Wednesday, March 5, 2014

trust me

H likes to tease me about how my version of events often tends to differ from his version.  He says I exaggerate and embellish; I say that I use details to make the story better.  For example, if he were writing the post about last Sunday's ski day at Alta, it would go something like this:

  • Got up to Alta around 9:10 a.m., skied until almost 3 p.m.
  • High 20s, low 30s; overcast to start, clearing to partly sunny
  • Busier than expected
Now, all of that is right - dry, factual and correct.  But who wants to read that?  Heck, I hardly even wanted to write it!  Granted, there's not much storytelling necessary here because we were back at Alta again, skiing again, same old thing we've been doing since opening day.  But ...

Soft stuff in Catherine's

Alta was supposed to get some overnight snow, with snow showers through the morning and tapering off in the afternoon as the storm system moved out.  There didn't turn out to be much new, however, and if any snow fell on Sunday I've forgotten about it already.  It really didn't matter to us, though, because Catherine's Area was going to open after being closed all day Saturday.  We went straight to Supreme and did laps in the 3 Bears trees and around Vicky's/Hammer Head while we waited for the rope to drop.  We were not alone in our excitement about Catherine's: when they did finally drop the rope, a huge surge of people moved in, hiking up and hammering out the traverse.  And all those other people?  They stayed at Catherine's for the whole morning - I have never seen so many people in there.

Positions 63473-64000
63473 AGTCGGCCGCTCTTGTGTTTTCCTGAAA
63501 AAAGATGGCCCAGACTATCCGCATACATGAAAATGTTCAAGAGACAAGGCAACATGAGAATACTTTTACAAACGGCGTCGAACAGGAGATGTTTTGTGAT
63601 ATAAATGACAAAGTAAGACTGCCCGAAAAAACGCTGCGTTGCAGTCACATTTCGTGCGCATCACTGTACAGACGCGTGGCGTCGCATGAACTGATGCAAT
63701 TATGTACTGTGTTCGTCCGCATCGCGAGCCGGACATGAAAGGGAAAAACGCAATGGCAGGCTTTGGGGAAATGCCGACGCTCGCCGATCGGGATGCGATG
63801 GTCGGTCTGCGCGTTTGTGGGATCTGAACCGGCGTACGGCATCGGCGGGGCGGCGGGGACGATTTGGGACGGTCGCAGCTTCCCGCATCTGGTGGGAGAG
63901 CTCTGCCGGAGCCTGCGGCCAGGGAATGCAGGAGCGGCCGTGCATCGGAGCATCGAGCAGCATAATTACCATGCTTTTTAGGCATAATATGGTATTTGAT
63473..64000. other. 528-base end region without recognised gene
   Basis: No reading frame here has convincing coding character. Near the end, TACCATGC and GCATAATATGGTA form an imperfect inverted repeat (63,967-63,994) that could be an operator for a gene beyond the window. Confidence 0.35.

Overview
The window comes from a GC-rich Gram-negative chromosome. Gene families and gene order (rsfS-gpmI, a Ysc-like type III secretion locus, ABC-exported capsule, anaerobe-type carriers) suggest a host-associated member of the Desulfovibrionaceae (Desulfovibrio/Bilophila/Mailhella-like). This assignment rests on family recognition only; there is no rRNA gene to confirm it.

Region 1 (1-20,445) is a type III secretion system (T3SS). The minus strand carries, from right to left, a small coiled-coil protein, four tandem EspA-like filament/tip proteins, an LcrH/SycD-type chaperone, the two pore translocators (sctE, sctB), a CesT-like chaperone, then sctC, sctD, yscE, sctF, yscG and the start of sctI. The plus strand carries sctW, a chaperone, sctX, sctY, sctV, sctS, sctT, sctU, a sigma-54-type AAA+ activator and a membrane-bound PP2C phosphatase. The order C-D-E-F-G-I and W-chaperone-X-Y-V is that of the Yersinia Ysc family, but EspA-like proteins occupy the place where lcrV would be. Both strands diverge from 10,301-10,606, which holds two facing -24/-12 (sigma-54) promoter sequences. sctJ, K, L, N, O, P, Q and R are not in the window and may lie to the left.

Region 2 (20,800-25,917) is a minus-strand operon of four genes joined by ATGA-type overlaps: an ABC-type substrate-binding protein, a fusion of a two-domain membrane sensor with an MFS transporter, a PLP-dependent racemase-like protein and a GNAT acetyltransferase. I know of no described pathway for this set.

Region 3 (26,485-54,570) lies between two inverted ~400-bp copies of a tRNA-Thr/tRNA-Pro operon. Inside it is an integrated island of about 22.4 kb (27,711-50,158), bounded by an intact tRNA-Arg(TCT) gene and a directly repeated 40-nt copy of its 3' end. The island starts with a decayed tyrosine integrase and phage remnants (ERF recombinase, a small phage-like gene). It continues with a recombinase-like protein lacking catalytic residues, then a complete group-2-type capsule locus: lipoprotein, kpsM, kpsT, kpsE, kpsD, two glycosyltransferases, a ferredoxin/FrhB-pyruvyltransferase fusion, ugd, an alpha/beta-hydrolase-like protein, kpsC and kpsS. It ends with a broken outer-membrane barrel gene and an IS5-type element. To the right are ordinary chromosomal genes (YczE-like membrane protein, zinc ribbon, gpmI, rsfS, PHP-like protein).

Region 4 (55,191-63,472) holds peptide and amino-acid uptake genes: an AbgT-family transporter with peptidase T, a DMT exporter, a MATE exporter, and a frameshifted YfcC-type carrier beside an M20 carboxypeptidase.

Although the busy conditions made for some frustrating moments on the traverse (don't stop on the traverse! don't take your skis off and walk on the traverse! and don't stop on the traverse!), Catherine's Area is big enough that we were able to keep finding freshies until close 'til noon.  The snow was quite good, heavy but soft, and we made sure to take advantage of it, hiking up and in over and over and over again, all morning.

I swear, my next ski jacket will
not make me look so dumpy

After lunch, our morning in Catherine's took a toll on my legs.  We scooted around the EBT to take a run in East Greeley; the sporadic sun had baked the snow there pretty well, rendering it dense and chunky, and I bounced off the chunks like a pinball.  We did a run through the trees/cabins, then went back to Supreme for a couple of runs.  I cried uncle before 3 p.m. and we skied out, my poor, shaky legs yelling at me the whole way back to Collins.

NOTE: I didn't have H fact-check this for me.  You'll just have to trust me, and my embellishments, that this is what happened. :-)

Saturday, March 1, 2014

like a lion

I'm a big fan of March roaring in like a lion and skipping away like a lamb, especially if by "roaring in" you mean "snowstorms."  Our latest storm started on Thursday, paused briefly on Friday and then continued snowing, leaving a storm total of 24" by the time the lifts closed on Saturday, with the promise of several more inches overnight.  This was not light and fluffy champagne powder (which we've had exactly none of this season) but dense, heavy snow, loaded up with water which will be good for the reservoirs eventually.  I decided to ski on my Rossignols, figuring the wider skis would surf on top of the heavy snow whereas my Volkls would just nose-dive and get buried.  It would end up being the right decision.